The Joy of Our Tomorrows
Finding joy in an unknown future is poignantly displayed by Paul in his letter to the Philippians. Paul’s future is not in his hands. Over his head is the spectre of Caesar. He doesn’t know the outcome of the trial or when it will be. Paul writes, “But I will rejoice even if I lose my life.” It’s not that Paul wanted to die, he’d much prefer continuing his ministry. But he also recognized that for a follower of Jesus death is simply a gateway to being with Christ. He could rejoice in living, and he could rejoice in his death. Most of us aren’t facing that probability right now. We’ve got more mundane things that try to steal our joy. We can rejoice in the Lord no matter how bad things are. We can rejoice that He loves us. We can rejoice that we will one day meet him in glory. You see even if life is so dark that we can only hope that there is a light at the end of the tunnel we can still rejoice in Jesus. As Corrie Ten Boom wrote, “There is no pit so deep, that God’s love is not deeper still.” We don’t know what tomorrow will bring our way, but we can trust Jesus and rejoice in His love.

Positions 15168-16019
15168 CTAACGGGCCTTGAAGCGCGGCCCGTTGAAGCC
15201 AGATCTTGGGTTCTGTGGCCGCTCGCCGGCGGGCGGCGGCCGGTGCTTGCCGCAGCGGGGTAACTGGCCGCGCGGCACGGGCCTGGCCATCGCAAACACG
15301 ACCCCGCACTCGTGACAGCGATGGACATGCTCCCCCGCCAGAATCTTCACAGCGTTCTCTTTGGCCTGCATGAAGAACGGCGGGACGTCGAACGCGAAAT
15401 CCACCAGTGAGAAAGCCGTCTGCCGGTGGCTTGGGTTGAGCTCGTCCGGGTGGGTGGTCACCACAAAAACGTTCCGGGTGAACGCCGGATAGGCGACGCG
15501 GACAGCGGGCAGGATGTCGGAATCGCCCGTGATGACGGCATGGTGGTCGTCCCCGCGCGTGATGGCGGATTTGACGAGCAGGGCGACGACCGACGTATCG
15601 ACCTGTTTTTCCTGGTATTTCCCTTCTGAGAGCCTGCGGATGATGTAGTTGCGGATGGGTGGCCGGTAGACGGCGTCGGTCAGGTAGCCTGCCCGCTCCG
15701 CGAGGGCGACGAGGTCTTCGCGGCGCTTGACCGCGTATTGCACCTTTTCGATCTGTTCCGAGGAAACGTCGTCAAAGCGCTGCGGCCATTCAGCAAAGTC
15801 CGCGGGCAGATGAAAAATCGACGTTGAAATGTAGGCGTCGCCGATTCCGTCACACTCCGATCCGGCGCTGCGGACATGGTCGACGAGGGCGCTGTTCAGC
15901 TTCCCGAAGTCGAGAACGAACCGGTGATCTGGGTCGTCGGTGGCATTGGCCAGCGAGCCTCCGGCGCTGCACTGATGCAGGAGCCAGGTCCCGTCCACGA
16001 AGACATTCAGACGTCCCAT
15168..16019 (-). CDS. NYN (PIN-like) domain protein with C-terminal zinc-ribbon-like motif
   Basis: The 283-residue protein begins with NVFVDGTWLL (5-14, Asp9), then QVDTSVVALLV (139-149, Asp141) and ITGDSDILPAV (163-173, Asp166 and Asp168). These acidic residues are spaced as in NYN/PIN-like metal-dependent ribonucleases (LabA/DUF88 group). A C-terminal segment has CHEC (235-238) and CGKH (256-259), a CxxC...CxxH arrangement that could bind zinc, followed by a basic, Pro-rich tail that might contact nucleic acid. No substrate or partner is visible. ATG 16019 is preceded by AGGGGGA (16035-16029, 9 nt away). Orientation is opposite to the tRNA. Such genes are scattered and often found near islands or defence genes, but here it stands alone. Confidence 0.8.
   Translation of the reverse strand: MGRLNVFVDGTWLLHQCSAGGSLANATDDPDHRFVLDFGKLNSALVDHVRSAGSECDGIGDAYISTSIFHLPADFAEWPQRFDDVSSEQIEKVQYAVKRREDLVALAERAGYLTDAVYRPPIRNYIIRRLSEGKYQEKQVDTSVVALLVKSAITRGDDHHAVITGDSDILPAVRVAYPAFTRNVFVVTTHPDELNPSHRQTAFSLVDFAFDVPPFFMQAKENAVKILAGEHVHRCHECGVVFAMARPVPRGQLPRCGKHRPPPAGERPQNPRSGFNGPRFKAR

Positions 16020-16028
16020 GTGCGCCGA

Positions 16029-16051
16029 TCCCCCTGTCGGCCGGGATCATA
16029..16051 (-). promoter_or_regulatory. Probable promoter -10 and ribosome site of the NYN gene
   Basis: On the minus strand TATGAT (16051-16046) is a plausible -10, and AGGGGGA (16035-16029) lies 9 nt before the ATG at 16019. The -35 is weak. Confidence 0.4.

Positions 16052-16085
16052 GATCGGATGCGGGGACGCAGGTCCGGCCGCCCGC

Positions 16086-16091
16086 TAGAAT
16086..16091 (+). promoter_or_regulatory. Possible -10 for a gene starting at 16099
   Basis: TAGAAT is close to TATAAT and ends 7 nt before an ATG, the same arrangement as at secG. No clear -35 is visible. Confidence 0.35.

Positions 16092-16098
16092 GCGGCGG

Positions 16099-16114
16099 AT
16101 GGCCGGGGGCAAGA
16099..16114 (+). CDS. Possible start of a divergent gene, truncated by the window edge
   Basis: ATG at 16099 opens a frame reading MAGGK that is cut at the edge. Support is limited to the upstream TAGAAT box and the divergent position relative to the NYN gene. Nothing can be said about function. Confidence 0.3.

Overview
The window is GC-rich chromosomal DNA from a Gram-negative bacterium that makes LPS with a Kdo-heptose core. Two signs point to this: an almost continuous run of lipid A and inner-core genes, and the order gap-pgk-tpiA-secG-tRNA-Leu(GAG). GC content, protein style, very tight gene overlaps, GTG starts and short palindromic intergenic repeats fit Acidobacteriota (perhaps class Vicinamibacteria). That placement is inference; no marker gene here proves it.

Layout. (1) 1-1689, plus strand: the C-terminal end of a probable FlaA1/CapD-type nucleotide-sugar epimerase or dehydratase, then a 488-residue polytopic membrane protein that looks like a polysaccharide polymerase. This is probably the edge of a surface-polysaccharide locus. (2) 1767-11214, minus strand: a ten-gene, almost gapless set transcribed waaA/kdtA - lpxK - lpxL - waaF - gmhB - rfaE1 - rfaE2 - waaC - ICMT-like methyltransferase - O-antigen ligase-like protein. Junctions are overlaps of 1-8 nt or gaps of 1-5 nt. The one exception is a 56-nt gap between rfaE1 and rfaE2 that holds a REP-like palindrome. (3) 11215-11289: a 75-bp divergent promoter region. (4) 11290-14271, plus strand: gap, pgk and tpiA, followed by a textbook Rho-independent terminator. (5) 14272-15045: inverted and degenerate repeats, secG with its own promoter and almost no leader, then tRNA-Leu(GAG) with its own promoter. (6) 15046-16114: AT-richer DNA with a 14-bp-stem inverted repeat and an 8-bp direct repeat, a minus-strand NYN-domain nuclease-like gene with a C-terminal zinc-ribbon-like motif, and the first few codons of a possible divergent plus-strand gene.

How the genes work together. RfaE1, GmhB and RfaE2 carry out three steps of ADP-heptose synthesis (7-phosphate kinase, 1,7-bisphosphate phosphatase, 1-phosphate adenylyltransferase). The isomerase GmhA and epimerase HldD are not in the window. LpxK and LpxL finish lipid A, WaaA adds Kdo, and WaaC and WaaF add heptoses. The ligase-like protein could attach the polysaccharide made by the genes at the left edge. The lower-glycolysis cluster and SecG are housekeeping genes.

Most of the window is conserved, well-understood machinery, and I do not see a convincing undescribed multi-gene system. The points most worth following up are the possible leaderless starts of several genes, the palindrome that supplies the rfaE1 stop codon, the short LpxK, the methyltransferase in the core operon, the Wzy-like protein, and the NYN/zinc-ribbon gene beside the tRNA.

What pictures have been added to your gallery of joy? Perhaps one of a prisoner penning a letter in quiet confidence. Or one that is all black with just a hope of something brighter in one corner. Or perhaps one of a mother dealing with a crying toddler while seeing a vision of the child in years to come. Maybe there are a few pictures looking back at long buried and forgotten monuments of joy from our past. You see joy is much more that being happy or glad. It is more than just finding a silver lining to every cloud. Joy explodes like a geyser that cannot be contained as we turn our fears, our hopes, our pains, our disappointments, and our unknowns over to Jesus. Rejoice in the Lord always! And again I say, rejoice!